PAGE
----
The response has been to diversify the range to include categories such as models, hobbies and collectibles, as well as outdoor sports equipment. Having ventured online, Martin says he soon discovered that “we sell pretty much anything to some extent; we weren’t just limited to toys.” Broadening the gift range to appeal to family members of different ages has also paid off. “We’re all young at heart and all like to play with toys, so we’ve grown our toy range to cover a lot older demographic.”

Keeping pace with online trends and staying in front of the technology by providing convenient solutions comes with the territory. Click & Collect is growing in popularity and, because more customers are either opening promotional e-mails on smart phones or buying from tablets, there’s been an increased investment in a more responsive website. Martin says it’s important to “put a face on the consumer” by understanding their needs and wants. “We’re trying to get them to buy straight away rather than think about it overnight when maybe they’ve forgotten,” says Martin.

While Toyco doesn’t have a comprehensive loyalty programme, it does reward customers in a variety of ways through Club Toyco − which fosters special interest groups and sends out regular e-mails when discounts are available on specific brands. Collectors of certain brands can also get the equivalent of a coffee card, stamped in store when they purchase products, and the company has just launched an electronic version. They also hold an annual ‘LEGO day’ in store and unveil an original one-off LEGO piece.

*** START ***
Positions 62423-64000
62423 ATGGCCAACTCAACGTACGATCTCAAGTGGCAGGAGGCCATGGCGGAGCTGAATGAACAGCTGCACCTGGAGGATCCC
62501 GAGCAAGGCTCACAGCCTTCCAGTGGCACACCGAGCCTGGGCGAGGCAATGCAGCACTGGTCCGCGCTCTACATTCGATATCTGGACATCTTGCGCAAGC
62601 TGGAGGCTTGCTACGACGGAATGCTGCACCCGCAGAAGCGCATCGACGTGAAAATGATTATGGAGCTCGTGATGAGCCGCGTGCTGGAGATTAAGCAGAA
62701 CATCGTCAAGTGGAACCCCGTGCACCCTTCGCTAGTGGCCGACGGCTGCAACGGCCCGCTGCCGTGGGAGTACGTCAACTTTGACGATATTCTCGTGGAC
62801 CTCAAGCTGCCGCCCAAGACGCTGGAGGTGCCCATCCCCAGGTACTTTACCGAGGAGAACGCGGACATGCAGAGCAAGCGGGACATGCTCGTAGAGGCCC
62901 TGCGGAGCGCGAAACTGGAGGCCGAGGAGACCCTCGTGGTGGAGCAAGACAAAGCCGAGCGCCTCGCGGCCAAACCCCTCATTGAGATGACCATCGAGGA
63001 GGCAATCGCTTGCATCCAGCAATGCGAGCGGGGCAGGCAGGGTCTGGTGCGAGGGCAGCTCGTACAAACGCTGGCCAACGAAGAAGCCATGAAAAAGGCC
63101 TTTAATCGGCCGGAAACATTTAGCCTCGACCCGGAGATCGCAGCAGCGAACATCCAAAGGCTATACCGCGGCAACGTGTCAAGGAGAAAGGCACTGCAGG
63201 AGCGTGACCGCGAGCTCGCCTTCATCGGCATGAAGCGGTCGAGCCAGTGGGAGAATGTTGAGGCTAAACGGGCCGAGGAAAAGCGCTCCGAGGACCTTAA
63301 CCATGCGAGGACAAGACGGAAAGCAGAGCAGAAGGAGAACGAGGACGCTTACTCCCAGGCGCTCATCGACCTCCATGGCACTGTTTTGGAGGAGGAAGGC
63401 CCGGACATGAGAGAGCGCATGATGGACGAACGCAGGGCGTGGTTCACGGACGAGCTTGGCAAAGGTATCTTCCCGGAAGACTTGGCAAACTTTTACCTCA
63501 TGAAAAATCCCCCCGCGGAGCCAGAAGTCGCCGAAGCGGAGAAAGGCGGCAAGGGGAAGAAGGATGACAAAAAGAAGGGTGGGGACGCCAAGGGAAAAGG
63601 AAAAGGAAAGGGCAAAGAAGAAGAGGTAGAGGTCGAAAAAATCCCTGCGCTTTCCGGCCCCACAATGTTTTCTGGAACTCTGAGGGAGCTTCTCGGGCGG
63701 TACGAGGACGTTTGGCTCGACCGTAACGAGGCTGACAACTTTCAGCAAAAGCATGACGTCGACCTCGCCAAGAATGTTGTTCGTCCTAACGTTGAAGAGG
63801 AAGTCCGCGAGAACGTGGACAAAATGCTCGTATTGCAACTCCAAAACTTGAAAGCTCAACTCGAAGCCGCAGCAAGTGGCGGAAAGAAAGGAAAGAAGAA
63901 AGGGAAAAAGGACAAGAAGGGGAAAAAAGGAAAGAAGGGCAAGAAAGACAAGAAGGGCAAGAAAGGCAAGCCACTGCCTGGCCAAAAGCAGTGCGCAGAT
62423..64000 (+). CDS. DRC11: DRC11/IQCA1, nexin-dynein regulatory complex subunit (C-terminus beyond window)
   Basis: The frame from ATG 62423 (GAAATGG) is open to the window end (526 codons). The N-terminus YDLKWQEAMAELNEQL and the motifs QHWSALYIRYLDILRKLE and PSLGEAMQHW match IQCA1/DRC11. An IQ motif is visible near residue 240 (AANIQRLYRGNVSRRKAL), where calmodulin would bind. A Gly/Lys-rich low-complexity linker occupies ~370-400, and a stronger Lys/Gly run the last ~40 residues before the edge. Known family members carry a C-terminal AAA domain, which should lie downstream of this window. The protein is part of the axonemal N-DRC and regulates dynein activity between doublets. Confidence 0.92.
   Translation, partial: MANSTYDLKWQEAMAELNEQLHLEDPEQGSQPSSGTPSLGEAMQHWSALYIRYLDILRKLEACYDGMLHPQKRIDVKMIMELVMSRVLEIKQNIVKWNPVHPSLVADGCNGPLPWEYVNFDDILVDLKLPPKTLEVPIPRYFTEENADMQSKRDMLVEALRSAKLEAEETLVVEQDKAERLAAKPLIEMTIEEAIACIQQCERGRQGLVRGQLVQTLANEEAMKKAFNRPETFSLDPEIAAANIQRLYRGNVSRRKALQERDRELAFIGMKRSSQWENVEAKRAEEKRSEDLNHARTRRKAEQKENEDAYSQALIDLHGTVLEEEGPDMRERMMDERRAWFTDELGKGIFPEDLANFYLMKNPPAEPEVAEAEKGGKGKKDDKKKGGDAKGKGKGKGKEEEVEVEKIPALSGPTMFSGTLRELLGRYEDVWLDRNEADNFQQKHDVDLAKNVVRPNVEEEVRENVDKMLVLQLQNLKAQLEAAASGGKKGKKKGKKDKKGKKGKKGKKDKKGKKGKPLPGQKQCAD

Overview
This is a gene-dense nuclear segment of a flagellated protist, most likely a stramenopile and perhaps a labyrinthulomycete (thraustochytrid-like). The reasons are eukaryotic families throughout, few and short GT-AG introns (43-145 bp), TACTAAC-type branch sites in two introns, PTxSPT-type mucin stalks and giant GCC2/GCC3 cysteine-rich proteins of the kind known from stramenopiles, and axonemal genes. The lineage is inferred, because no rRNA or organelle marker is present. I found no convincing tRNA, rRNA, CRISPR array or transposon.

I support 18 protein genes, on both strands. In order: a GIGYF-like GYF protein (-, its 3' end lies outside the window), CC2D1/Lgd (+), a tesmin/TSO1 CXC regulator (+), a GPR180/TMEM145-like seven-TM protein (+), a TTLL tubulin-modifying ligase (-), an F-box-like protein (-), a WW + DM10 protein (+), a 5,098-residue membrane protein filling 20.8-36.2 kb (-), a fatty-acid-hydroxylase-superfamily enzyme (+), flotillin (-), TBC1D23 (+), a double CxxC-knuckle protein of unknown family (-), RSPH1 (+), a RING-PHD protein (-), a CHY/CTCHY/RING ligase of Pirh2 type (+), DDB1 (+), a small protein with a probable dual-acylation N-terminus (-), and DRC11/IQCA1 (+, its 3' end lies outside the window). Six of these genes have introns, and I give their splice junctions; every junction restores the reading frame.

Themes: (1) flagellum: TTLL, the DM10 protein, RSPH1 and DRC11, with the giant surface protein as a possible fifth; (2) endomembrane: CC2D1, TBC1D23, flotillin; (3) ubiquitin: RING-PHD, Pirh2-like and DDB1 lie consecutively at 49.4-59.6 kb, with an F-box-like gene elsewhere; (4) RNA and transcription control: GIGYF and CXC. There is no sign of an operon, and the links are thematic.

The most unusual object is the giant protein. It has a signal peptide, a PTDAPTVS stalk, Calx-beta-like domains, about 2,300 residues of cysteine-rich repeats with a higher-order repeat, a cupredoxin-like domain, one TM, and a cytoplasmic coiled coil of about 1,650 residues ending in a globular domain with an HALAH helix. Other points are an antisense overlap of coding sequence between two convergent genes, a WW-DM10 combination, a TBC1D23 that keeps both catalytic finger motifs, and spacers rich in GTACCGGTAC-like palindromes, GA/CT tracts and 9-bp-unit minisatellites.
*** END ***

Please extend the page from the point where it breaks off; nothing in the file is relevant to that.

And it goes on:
In the social media space, Toyco website provides links to YouTube videos about various products. However, the main focus is on Facebook where it has obtained good traction from posts once or twice a day − that might give people a sneak peak at the exciting new ranges coming up. “Facebook is more of our target market,” says Martin, “the mums in that 23-40 year old age group with kids who are on Facebook − chatting away to friends and family during the day.”

However, the company’s big online drive involves participation in Click Monday which produced a “veritable tsunami” of orders in November last year − and boosted online sales by a factor of ten. The ultimate aim is to extend the reach of Toyco’s brand beyond Auckland to the rest of New Zealand and, while the uplift from the recent Click Monday in September was slightly down on last year, Martin says that considering the difference in timing “it was still an extremely successful promotion which gave us a huge uplift in sales and exposure of our brand leading into the critical trading period. It also enabled us to test our new systems and processes,” (see sidebar).

Being a seasonal business, Toyco is prepared for the massive uplift as Christmas approaches with good product variety, depth in key brands and efficient system in place. However, conventional advertising and fighting for Google analytics can be an expensive business, says Martin. “Fighting for keywords like Lego that everyone wants to bid on becomes too expensive for us as an independent store.” Instead, the company will leverage off television advertising from its major brand partners by promoting the brands on its website and “hopefully that whole cycle flows through to a sale.”

As for those retailers who might be uncertain about venturing into the online world, Martin has some simple advice. “Don’t be afraid to believe in what you believe in. Make a statement and go out and do it.”

Rate This Article: